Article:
News Items – January 30, 2012
York Revolution give pitcher Shaun Garceau a second chance
York Daily Record
He changed his life. He met with a licensed clinical social worker every day for about a month, agreeing to random drug tests. “He’s a very lucky man to beat it, there’s no doubt about it,” said Larry Mabry, a licensed clinical social worker in Palm Beach County who helped Garceau overcome his addiction.
City Opens First Senior Center Geared To Help People With Vision Loss
“Our hope is 25 years from now, we will have this center, but blind seniors will be able to go to all the centers in the city because those centers will be universally accessible, regardless of what the disability is,” said VISIONS Executive Director and CEO Nancy Miller.
Talk therapy: 7 ways to help your partner help you
Bipolar disorder is such a tricky illness: a person can be so well, and then suddenly so “not well.” As a therapist, I assist people with bipolar in making a plan of action—and enlisting a spouse, trusted friend, or relative in co-creating such a plan—for managing things when the going gets tough.
A Young Refugee Searches for a Place in Idaho’s Reshaped Economy
By Molly Messick Nowela Virginie and her daughters often visit social worker Marcia Munden at Catholic Charities of Idaho. In the last few years, more than four thousand refugees have found their way to Idaho. They’ve come from Africa, and from East and South Asia. Most came to Boise.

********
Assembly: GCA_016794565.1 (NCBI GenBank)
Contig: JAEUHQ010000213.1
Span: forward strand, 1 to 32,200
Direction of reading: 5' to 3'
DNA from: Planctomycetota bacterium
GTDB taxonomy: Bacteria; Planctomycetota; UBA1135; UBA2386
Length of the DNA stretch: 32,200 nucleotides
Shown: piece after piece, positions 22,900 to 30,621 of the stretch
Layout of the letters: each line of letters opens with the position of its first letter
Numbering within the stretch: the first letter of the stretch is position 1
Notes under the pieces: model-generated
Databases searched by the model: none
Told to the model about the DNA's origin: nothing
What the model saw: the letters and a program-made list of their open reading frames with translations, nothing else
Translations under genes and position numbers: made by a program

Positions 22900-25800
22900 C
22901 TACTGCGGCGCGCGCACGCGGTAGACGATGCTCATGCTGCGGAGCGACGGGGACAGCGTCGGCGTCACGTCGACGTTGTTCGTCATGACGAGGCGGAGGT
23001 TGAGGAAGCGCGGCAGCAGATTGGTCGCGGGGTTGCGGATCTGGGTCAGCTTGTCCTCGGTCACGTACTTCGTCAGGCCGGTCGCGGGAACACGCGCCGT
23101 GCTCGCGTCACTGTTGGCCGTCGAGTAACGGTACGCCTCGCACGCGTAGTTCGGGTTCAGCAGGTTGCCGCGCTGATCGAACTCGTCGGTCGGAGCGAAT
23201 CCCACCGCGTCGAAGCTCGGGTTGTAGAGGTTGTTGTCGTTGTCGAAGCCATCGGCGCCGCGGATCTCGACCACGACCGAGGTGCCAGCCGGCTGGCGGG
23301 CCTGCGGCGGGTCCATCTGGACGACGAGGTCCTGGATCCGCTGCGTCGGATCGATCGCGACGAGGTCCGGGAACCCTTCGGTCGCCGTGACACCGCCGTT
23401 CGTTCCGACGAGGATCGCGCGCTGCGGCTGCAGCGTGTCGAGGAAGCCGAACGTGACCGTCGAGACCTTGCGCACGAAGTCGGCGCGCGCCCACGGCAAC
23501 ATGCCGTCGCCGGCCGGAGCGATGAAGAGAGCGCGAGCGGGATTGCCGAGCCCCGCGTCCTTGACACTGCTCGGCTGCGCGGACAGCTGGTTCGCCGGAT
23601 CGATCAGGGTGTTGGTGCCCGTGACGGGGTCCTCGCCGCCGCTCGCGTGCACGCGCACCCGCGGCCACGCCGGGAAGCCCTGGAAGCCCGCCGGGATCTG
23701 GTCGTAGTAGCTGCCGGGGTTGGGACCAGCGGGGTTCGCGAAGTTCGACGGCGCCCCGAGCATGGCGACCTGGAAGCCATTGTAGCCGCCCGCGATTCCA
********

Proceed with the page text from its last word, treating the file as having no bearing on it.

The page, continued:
Mesmerized by Metrics: Is Philanthropy Engaging in Magical Thinking?
The Nonprofit Quarterly (blog)
It focused on building up the modern research university, with its emphasis on the physical and social sciences; on the modernization of professions like medicine, public heath, and social work, through the introduction of science into their work and building codes of professional conduct based on it; and on constructing new institutions like think tanks and civic research bureaus, to begin to reshape public policy on the basis of science.
It’s human nature to want a second chance
“I think everybody would love to think they could have a do-over of some part of their life where they’ve made choices that didn’t turn out so well,” says Steve Watson, a licensed clinical social worker in Ogden. But as good as that sounds, Watson says, we also have to remember, “You are who you are largely because of the experiences you’ve gone through” — both good and bad.
When social work is a felony
New York Daily News
Namely, she was thinking of hiring a licensed social worker to work with at-risk youth. Apparently she was not aware that, unless she applied for a waiver to do so, New York State would treat that hiring as a felony. You read that right: In our state, social service organizations are not allowed to hire licensed social workers.
Ex-prostitute makes a difference for women on Asheville streets
Robinson is a former sex worker who is now working toward a degree in social work at AB Tech. She is also an active advocate for Our Voice and works in local prisons to help sex workers and addicts get into recovery.